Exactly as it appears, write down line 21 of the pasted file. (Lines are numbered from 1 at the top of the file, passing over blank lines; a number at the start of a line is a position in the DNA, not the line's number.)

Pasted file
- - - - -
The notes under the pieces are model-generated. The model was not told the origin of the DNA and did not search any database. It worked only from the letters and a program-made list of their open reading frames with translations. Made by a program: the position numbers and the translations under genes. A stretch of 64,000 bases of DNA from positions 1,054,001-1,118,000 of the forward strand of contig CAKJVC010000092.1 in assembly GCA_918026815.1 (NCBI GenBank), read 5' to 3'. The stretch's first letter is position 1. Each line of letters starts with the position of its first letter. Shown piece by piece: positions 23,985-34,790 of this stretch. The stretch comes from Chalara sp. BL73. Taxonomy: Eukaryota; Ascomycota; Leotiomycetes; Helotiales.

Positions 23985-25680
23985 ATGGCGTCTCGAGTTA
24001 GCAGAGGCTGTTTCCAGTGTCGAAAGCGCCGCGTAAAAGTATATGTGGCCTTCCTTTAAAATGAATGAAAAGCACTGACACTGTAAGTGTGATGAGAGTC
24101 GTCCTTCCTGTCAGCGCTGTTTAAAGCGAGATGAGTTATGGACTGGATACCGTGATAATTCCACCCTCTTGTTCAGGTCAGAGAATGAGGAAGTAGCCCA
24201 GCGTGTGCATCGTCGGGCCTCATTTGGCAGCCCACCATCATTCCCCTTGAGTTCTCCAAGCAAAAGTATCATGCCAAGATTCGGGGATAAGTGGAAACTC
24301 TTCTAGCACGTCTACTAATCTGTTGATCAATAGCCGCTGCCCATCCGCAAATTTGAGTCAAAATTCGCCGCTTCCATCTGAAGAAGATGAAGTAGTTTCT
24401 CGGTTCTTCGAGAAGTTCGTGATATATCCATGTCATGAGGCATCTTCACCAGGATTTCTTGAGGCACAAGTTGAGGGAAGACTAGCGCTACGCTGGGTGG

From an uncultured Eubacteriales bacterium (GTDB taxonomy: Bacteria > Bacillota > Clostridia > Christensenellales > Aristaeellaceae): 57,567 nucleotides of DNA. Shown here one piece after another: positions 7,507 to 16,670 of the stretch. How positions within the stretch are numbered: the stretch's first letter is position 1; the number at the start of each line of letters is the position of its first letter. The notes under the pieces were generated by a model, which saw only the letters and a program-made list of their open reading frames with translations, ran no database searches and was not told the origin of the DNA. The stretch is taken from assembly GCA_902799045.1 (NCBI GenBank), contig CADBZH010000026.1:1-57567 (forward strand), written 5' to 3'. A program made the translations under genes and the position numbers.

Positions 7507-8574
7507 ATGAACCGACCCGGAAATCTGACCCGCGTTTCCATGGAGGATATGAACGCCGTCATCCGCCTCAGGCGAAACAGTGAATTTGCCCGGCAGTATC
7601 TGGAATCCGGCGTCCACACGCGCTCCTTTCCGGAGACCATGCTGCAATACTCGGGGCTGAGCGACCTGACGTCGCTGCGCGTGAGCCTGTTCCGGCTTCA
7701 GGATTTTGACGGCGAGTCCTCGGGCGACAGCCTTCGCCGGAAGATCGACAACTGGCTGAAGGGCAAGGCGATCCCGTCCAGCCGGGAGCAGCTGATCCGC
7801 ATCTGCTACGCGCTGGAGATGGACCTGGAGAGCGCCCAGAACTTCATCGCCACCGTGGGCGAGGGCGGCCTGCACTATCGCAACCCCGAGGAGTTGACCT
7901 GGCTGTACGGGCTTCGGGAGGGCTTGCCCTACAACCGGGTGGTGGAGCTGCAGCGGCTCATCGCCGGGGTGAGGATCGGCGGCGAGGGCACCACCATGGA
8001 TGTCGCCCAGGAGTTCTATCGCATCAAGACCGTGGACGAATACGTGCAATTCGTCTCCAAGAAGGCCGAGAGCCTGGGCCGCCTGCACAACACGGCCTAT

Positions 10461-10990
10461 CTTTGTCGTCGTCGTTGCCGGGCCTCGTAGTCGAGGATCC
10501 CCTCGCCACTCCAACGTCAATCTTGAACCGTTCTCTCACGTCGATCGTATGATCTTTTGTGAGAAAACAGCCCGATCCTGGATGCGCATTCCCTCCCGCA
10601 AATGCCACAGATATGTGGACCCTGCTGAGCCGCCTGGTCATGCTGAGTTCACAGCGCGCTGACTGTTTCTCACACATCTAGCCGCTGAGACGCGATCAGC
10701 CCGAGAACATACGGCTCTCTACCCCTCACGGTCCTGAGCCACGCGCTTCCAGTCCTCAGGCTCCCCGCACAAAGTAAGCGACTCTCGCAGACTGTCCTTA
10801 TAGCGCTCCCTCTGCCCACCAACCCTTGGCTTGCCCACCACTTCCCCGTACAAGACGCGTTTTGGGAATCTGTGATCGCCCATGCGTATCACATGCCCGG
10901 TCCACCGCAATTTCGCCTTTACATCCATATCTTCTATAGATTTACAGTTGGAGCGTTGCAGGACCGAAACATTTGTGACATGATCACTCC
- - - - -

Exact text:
10701 CCGAGAACATACGGCTCTCTACCCCTCACGGTCCTGAGCCACGCGCTTCCAGTCCTCAGGCTCCCCGCACAAAGTAAGCGACTCTCGCAGACTGTCCTTA